First, my children happened upon me accidentally, and I upon them. Born to another woman, my husband's relative, none of us could have ever imagined that our stars would one day collide. My husband and I had a long term relationship for a few years before he moved to be closer to me and we eventually married. We both wanted a child, and I had very firm ideas about how that plan was going to go. I was going to marry at twenty-five, have one child--preferably a girl--at thirty, and continue in my happy little life, raising my daughter and spoiling her rotten. She would occasionally challenge me, but because she would be so reasonable, a quick time-out (clearing my throat) would take care of that. She would always love me and wrap her chubby little arms around my neck. We would be the best of friends, and she would be beautiful and successful and amazing.
I've never quite given up on this fantasy, despite the fact that I am in my early forties and would be a high risk pregnancy. As I've grown older, there are aspects of mothering that I feel I missed out on--particularly pregnancy and having an infant around. But I also know myself well enough to know that having an infant now would be incredibly hard. And I have two other children who need me.
We tend to think, as parents, that as children grow older they need us less. This has not been my experience. Although my son, at fourteen, has formed his own friendships and even dates occasionally, he still needs the approval and love of his mom. My daughter is twelve and still asks for us to spend a day together, just the two of us, from time to time. I'm not naive enough to believe she will always put me first (in fact, there have already been several times she's chosen hanging with friends over doing something special with me), but when it comes down to it, I know that my love and acceptance is critical to her self-esteem. And I think she's pretty awesome. Both of my kids are wonderful people, and I love them with my whole heart.
When I first became a mom, I had very little time to prepare. There wasn't any nine month gestational period. There were no baby showers, no extended family to help so I could catch up on sleep or run errands. But somehow we made it work.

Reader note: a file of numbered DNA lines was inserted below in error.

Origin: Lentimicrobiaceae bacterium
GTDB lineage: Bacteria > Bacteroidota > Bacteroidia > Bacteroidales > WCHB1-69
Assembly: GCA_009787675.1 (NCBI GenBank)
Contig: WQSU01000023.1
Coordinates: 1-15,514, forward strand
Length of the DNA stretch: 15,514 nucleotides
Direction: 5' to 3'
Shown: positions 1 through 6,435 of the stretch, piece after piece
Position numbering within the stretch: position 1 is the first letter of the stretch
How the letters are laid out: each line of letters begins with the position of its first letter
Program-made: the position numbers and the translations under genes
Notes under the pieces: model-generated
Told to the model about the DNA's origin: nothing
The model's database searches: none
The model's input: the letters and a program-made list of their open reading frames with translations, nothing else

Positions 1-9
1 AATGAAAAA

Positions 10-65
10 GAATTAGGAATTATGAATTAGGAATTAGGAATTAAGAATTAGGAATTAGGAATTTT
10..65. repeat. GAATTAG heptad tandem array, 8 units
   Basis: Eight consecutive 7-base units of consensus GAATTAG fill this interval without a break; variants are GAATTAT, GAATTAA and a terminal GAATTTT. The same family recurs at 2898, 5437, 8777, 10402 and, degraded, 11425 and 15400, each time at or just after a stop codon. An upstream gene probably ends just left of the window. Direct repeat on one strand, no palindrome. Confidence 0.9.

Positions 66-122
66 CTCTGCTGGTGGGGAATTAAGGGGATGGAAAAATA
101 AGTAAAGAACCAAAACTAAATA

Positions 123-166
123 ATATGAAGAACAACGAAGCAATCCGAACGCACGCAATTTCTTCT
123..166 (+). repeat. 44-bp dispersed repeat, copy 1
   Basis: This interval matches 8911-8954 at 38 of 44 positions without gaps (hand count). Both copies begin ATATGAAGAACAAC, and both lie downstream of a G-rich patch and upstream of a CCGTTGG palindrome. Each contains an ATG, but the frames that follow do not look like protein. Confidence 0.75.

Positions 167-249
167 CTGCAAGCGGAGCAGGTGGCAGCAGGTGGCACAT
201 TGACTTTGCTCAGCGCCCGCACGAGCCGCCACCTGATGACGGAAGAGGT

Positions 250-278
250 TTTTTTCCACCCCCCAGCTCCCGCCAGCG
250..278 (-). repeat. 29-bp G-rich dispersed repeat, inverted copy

I can honestly say that my kids have been two of my greatest teachers in life. I have learned more from my experiences with them than through any other experience I've ever had. I've learned that I have limits I didn't know I had, and that I have the capacity to give far more than I thought I did. And I've learned that I can love in a way I never imagined or thought possible.
My facebook friend was adopted as an infant, and it's ironic that I find myself in the position her parents were in, and she in the position my children are. I'm sure she gave up any doubts long ago about her parents' love and adoration, but I would like to say this to her, and to all people who grew up in less than traditional households: Almost all parents love their children unconditionally. I did not welcome these children into my life because I thought I was some sort of incredible mother. I took care of two children who needed love, caring, and nurturing at that moment. True mothers aren't defined by their ability to give birth, buy presents, or sharing genetic links. True motherhood is defined by the willingness to put another person's needs in front of your own, to meet the needs of another person's over your own, to risk heartbreak for the chance of giving a child happiness. Every child deserves those experiences, and when a mother is able to give those to her child, her rewards are multiplied a thousand times over.
My children are loved, as are my facebook friend's children. We both are blessed by these ever-changing young people, and neither of us would have it any other way. Mothering is a gift in itself, and I feel incredibly fortunate to have these two children who bless my world in so many ways. And to my friend--I know her parents felt the same. It was in the way they looked at her, the way they tried their best to parent her, the way they loved her. Lucky, we are, to be children. And lucky, so lucky, to be mothers.